NLP is a brilliant technology for creating personal change. Since its creation in the 1970s there has been no shortage of NLP self-help books.
Popular and recommended ones include Tony Robbins “Unlimited Power”, “Awaken The Giant Within” and Dr. Bandler’s recent book “Get the life you want”. All of these are good and many others also. But not everyone gets “top” results from every NLP book. So it’s a fair question to ask: Does doing NLP by yourself, from a book actually work?
The answer is yes, but it depends on 4 key things:
1. How well the author setup and articulated the procedure to be followed?
If the author did a poor job of articulating the procedure to be followed then it will be more challenging to follow. Not all authors do this well. Not every author is going to be your “cup of tea”.
2. Who is doing the “following”? (Their attitude to learning)
Who is doing the following is key. NLP is very much about the study of subjective experience. That’s a fancy way of saying how you use your mind and body to create specific results varies from person to person. No two people are exactly alike. If you are the kind of person who has a lot of internal dialogue and you always have to UNDERSTAND something before you are willing to even try something … then you are likely going to have problems using techniques from a book…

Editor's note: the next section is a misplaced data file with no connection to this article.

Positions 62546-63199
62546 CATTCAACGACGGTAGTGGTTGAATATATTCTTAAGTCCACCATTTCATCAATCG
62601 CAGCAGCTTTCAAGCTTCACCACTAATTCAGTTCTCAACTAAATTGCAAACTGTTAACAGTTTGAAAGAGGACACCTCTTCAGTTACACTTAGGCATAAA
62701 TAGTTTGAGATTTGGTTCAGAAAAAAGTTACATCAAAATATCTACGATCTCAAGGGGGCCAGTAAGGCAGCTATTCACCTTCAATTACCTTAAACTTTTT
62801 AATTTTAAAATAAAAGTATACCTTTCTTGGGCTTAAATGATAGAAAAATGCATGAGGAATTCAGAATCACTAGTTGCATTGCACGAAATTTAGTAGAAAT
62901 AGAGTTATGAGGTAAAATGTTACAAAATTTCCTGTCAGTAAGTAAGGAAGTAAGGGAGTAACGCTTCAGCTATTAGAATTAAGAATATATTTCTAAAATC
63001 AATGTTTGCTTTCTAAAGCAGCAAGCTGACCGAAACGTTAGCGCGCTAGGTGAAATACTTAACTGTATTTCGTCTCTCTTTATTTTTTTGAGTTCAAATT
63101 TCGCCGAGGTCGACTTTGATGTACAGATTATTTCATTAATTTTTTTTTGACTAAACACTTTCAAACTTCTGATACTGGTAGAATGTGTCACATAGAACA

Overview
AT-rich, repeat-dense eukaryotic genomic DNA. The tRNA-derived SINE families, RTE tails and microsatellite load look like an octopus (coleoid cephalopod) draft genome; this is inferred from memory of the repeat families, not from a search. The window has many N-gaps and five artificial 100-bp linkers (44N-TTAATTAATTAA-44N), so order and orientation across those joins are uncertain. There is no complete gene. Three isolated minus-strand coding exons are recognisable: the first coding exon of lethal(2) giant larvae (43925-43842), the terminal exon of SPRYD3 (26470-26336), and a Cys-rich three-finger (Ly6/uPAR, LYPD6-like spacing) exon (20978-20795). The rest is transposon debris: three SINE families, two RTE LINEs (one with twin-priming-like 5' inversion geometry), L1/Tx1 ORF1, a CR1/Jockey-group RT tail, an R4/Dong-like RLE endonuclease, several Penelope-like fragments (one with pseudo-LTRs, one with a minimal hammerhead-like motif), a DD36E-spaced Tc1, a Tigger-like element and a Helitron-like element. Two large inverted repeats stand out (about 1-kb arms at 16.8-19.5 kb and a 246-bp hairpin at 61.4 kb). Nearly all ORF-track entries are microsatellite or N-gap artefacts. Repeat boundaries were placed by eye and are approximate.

Why? Because you will be trying to make what you read “fit” into your understanding of the world and less likely to just DO what the author instructs. Some aspects of NLP, to someone who is very mind and logic driven, may not make much sense, at first. The idea for starters that changing how you use pictures, sounds, feelings etc can have and does have a profound impact can be a bit hard to believe, again at first. We’ve all been indoctrinated into this idea that change is a slow process and can only happen after you figure out the source of the issue … the why so to speak. And that is just not true.
Also if the person who is trying to apply the instructions is narrating on in their head with stuff like “is this working?”, “I don’t feel anything different” etc. then what they are doing will be interrupting the very process they are trying to effect.
Think about it, a technique is like a recipe. If you are cooking a meal and, while following the instructions you start adding in other ingredients that are counter productive to the taste, or decide to ignore other ingredients because you don’t see the point or don’t like it, then the meal you are trying to create isn’t going to come out the same as the chef intended. In fact you may have unintentionally screwed the whole thing up all together. Obvious, but people make this mistake all the time.
3. How well you can follow instructions?
How well you can follow instructions is of critical importance. Part of how the processes of NLP work is that they are designed to move a person through an experience – a new or different way of thinking/seeing/feeling etc about a particular situation or problem. Therefore the order of the sequence (i.e. make a picture first, then hear yourself say x, etc) and qualitative aspects (make the picture big, bright, make the audio sound low, muffled, far away etc) have a key role to producing specific effects.